# Smoothing spikes of analog data

Discussion in 'The Projects Forum' started by EMGcircuit, Oct 29, 2013.

1. ### EMGcircuit Thread Starter New Member

Oct 29, 2013
4
0
Hello,
I'm currently trying to figure out whether it is possible to smooth an EMG-signal in an analog circuit.
My problem is that I would like to turn on a vibrator, if the EMG reaches a certain amplitude and turn off, once the muscle reflexes via use of a comparator - of course happening in real time.

Due to EMG's nature, a raw signal looks like:
http://www.biomed.drexel.edu/labs/biomechanics/images/emg_fig3.gif

My theory is that the vibrator would constantly turn on and off, thus giving discomfort to the user. Firstly, my plan is to rectify the signal to make all values positive. After this, I would like some sort of smoothing. Digitally, root mean square would be ideal for my purpose (see image below), however, I am pretty lost when it comes to implementing a method similar to this in an analog circuit.

http://www.jjengineering.com/Images/Screenshots/emgraw-1WebSmall.jpg

I have been recommended a low pass filter to filtrate some of the highest frequency, however this won't change the oscillative nature of an EMG signal. Is there anything I can do to lessen this? Must be in an analog circuit.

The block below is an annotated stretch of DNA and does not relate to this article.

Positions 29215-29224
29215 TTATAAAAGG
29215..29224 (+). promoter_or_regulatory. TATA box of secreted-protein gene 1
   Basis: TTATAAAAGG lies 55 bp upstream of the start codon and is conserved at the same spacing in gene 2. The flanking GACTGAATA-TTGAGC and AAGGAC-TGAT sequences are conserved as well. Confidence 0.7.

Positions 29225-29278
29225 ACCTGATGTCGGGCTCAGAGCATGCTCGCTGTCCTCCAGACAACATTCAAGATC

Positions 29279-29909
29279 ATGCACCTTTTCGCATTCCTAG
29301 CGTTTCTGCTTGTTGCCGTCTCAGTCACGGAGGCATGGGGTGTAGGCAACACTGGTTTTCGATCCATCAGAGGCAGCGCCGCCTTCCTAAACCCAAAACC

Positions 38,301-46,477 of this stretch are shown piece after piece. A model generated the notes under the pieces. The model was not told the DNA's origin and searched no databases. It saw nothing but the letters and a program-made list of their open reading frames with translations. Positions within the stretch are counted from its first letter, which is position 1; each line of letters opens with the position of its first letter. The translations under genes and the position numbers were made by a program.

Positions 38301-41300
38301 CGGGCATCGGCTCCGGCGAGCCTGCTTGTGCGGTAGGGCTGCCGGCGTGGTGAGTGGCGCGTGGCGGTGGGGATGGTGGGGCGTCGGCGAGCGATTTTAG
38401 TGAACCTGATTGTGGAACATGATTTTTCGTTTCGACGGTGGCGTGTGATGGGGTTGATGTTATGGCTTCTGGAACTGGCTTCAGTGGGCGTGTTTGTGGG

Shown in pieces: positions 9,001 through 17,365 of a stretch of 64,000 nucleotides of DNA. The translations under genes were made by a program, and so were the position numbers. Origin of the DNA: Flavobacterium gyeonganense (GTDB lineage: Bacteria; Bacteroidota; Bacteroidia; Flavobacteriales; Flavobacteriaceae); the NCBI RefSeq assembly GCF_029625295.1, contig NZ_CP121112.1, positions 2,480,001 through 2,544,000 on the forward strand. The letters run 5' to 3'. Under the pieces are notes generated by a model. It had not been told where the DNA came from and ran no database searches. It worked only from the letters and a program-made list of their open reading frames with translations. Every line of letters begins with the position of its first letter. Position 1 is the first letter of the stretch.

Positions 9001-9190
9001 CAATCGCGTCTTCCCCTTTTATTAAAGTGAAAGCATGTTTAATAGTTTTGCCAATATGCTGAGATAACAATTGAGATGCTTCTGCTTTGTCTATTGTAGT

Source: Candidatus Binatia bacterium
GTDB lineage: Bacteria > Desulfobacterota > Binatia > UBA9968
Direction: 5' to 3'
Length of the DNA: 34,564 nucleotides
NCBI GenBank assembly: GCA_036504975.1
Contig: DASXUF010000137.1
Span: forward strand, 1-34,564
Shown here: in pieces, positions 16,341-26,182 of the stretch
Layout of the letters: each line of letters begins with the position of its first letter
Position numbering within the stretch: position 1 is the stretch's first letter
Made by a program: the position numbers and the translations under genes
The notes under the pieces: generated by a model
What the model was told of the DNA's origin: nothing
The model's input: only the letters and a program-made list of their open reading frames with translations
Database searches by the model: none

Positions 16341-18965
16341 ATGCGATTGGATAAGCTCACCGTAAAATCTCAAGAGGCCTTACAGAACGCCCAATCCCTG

Thank you!

2. ### Danm1 Member

Jul 19, 2010
55
7
If you have a wave form that you want to smooth and want to implement a filter, it can be done in analog or digital.

It more depends on your system, are you reading it from transducer on the persons body and then want to correct the condition by smoothing the signal? Then why not use a digital filter?

If you must use an analog filter, you can look at Butterworth, Chebyshev or Elliptic.

3. ### #12 Expert

Nov 30, 2010
17,815
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You have 4 variables to work with. First, an RC low pass filter can act as a crude integrator with (1) adjustable charge and (2) discharge times. Third, the time the vibrator is on is adjustable.

You could use an operational amplifier as a precision rectifier and integrate the resulting signal for a more precise result. This seems important because of the DC offset. Use a capacitor to couple the signal to the precision rectifier and use resistors and a capacitor to set the charge and discharge times.

The goal seems to be to integrate fast pulses and switch on the vibrator (4) at a certain level.